We had an easy-going departure from the rest stop and drove up US-101 to Orick, CA. While the GPS said that it should be a three-hour (-ish) drive, the winding ups and downs of the road made for much slower driving and probably added another hour to the drive. As we got closer to Orick we had more views of the beautiful Pacific Ocean and the surf. We finally reached the Kuchel Visitor Center in the Redwood National Park to pick up the junior ranger booklets and learn more about the park.
After talking to a Park Ranger, watching a movie about the forest and trees, and looking around the visitor center we went outside toward the beach. It was interesting to see all of the signs about the tsunami zone and what to do if there was an earthquake. That brought about a very in-depth conversation about earthquakes and tsunamis, a subject we revisited often over the next few days.
We jumped back into the bus and drove over to Elk Meadow to do the Trillium Falls walk. The kids had picked up a pamphlet at the ranger station with a treasure hunt – it listed things to watch for as we walked which then led to finding the final clue. The kids learned a lot on the walk about the redwoods and found the final clue by counting the number of deck boards on the bridge over a stream at the falls.
After the hike it was time to find our campground, Golden Bear RV Resort, in Klamath. We had called two days earlier to check on availability after we found the campground listed in the Escapees book. This campground was beautiful and nearly empty! It was right on the Klamath River near the Pacific, and at low tide the sandbar at the mouth of the river traps the salmon, making for fantastic fishing. Fishing season was starting in just a couple of weeks, and the campground was already completely booked. For now, the campground was very serene and I was quite content. We had our choice of spots and chose one facing the river. Of course, we didn’t have any AT&T cell coverage anywhere in Klamath, but there was WiFi from the campground so we could send text messages and email from our phones. Ths was an absolutely beautiful location to camp! The owners had told us to keep our eyes out across the river and we might get to see a cinnamon bear come to the river’s edge to feast. Unfortunately, we never saw the bear, but we did enjoy the sounds of the seals barking as they made their way down the river and watched their heads bobbing as they passed our campsite – very cool!! We finished out the evening watching the sunset and getting some laundry done (exciting, no?).
The next day we got up and went down to the Prairie Creek Redwoods State Park, which is inside the Redwood National Park. Redwood National Park is unusual in that it is a national park with three state parks within it. It is managed cooperatively by the National Park Service and the state of California. Additionally, a main road runs through the park, so it is possible that people drive right through the Redwood forest and have no idea they are in a national park! The visitor center there was very different from Kuchel that we visited the day before. It had a lot of stuffed animals on exhibit as well as some really cool bones. They turned in their final clue information from the previous day for a special patch and picked up a pamphlet for another treasure hunt. We went out for a hike down the trail and followed the clues. We learned more about nurse trees, the redwoods, and some of the very important creatures in the forest including banana slugs. I have NEVER seen a slug quite as big as a banana slug – they’re HUGE! The slug in the photo with Dooder wasn’t even the biggest one we saw. We found Big Tree, which is 304′ tall, 21.6′ in diameter, a circumference of 68′, and is estimated to be 1,500 years old!!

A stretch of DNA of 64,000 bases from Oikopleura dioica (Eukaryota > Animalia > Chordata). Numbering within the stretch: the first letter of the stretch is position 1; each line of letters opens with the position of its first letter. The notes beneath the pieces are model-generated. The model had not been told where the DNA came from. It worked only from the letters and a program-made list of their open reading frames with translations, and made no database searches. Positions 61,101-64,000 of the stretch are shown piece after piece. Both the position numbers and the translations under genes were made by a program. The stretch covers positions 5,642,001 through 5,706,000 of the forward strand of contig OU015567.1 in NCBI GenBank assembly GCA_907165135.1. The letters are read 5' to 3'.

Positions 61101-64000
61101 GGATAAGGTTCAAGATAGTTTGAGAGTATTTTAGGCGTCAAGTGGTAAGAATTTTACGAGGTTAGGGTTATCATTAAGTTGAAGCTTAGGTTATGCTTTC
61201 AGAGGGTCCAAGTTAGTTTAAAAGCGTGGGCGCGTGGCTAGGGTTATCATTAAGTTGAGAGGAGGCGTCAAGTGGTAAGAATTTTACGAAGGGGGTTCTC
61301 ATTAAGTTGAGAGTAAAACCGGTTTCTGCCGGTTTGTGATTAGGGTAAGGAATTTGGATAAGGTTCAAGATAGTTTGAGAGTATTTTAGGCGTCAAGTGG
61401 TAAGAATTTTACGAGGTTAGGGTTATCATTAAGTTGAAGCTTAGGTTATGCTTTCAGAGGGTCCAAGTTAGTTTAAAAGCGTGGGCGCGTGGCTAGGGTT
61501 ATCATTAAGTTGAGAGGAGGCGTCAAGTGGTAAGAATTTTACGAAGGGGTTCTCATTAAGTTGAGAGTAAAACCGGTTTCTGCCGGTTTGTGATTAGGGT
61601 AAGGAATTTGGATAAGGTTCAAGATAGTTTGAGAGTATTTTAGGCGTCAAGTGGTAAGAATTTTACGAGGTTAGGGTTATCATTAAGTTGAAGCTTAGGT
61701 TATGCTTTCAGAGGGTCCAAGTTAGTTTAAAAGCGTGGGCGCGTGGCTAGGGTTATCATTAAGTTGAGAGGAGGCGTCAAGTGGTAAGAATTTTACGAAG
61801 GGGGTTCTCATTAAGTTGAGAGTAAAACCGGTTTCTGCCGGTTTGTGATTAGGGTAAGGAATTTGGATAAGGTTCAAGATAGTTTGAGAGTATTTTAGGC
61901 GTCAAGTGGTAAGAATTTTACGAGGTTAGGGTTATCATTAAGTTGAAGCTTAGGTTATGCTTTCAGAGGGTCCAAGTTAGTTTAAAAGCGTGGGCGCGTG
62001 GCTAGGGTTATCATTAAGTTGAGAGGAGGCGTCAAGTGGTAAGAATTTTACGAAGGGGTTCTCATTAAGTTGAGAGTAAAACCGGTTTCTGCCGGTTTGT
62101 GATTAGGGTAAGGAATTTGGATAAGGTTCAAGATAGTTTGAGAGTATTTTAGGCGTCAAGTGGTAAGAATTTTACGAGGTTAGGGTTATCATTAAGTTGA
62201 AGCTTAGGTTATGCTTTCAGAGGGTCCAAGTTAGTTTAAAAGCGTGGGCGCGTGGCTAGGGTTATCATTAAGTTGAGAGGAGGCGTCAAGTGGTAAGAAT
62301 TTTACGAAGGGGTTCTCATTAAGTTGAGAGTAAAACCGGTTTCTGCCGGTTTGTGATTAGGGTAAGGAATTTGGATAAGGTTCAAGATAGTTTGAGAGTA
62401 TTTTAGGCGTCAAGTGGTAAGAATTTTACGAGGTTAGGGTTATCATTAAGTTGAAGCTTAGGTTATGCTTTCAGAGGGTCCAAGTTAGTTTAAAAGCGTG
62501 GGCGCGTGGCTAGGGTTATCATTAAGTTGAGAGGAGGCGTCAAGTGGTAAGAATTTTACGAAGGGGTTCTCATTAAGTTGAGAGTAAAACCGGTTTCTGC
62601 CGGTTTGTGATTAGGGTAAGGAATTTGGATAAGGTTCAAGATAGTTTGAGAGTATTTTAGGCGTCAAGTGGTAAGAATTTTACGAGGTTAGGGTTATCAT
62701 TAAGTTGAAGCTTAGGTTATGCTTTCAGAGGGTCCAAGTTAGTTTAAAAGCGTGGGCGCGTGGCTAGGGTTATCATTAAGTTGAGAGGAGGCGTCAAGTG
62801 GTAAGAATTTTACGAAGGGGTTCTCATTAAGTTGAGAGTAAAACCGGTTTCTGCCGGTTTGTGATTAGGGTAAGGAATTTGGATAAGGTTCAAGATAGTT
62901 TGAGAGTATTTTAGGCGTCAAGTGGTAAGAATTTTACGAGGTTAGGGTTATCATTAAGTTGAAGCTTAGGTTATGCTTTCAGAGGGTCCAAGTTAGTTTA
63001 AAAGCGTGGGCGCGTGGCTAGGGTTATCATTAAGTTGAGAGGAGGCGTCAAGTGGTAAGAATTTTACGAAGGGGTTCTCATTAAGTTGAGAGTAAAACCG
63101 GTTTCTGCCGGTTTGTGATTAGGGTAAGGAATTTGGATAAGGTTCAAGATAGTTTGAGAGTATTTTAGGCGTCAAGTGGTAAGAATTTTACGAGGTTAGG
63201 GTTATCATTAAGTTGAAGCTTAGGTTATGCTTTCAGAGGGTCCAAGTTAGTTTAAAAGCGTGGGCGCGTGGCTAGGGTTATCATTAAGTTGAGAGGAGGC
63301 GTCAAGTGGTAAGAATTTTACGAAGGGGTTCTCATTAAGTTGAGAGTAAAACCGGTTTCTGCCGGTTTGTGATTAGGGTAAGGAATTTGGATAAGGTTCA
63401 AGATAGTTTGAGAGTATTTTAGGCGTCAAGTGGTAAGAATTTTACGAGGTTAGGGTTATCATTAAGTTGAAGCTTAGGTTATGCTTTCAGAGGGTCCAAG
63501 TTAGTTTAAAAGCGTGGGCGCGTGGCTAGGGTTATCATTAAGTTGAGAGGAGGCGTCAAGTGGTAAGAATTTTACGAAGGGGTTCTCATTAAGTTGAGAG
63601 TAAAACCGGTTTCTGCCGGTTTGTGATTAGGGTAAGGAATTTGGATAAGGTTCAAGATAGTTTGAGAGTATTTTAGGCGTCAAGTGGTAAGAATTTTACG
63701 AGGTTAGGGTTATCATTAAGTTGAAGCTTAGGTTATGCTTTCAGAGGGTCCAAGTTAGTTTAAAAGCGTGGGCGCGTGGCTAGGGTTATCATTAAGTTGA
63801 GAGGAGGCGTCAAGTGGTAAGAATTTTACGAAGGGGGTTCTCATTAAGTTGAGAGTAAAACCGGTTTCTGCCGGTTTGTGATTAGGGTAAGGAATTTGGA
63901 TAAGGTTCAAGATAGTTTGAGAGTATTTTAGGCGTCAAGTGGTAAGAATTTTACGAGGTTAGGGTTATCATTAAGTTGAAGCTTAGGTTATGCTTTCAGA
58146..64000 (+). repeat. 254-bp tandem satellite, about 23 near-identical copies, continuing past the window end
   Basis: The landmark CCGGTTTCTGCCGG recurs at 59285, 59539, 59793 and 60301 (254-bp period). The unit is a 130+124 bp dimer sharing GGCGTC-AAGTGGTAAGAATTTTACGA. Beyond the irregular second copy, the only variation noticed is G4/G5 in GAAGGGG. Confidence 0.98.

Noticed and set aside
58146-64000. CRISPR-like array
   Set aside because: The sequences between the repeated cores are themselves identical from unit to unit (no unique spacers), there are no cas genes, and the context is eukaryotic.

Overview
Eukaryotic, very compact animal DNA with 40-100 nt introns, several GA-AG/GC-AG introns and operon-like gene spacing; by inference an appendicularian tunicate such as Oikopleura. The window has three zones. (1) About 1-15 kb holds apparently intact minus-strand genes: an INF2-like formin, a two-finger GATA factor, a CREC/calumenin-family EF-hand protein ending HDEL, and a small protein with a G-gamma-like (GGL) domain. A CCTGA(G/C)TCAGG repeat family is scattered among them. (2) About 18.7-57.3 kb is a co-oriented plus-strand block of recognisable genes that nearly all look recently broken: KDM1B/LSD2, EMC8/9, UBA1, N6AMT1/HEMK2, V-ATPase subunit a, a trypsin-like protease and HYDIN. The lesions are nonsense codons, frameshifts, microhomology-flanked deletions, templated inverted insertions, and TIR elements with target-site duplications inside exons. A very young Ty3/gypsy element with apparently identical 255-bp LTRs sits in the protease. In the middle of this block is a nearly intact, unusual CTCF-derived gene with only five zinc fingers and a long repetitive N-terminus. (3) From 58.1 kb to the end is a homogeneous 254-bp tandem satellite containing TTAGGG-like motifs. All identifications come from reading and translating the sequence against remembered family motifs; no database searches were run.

After the state park we drove back down to Davison Road where we had been the day before. This time we went up the hill and then down a long, winding, narrow dirt road that took us along Gold Buffs Beach. We drove across a couple of streams to the last beach access point, and then hiked a trail to Fern Canyon. That hike took us across more small streams which necessitated walking rock-to-rock over the water as well as some log crossings – the kids thought that was awesome! After Fern Canyon we decided to hike through the brush and look out over the marshy area and the ocean. Steven Spielberg liked Fern Canyon enough that he used it as one of the filming locations for Jurassic Park 2: The Lost World.
With a little bit of daylight remaining and hunger not quite setting in, we drove back up to Klamath and then up to the Klamath River Overlook. The rangers said there were recent whale sightings there and if we were patient would likely see some whales breeching. We looked carefully, and saw the whales!
The next morning it was unfortunately time to leave Klamath and the Redwood Forest. I could have spent days or even weeks longer at that campground with the views of the water and hiking through the forest. Keeping a schedule, which wasn’t how we usually traveled, had us pack up nonetheless and make for the third and last visitor center and ranger station at the north end of the park. We arrived in Crescent City, parked the bus and minivan on the side of the road, and walked a block over to the visitor center. There we met with Ranger Rick (yes, seriously!) who talked to the kids about what they learned and reviewed their Junior Ranger workbooks. We shopped for some mementos, patches, and even a pair of plastic banana slugs.
We enjoyed exploring many national parks during our time in California, but we were all ready and excited to be with family. Oregon, here we come!!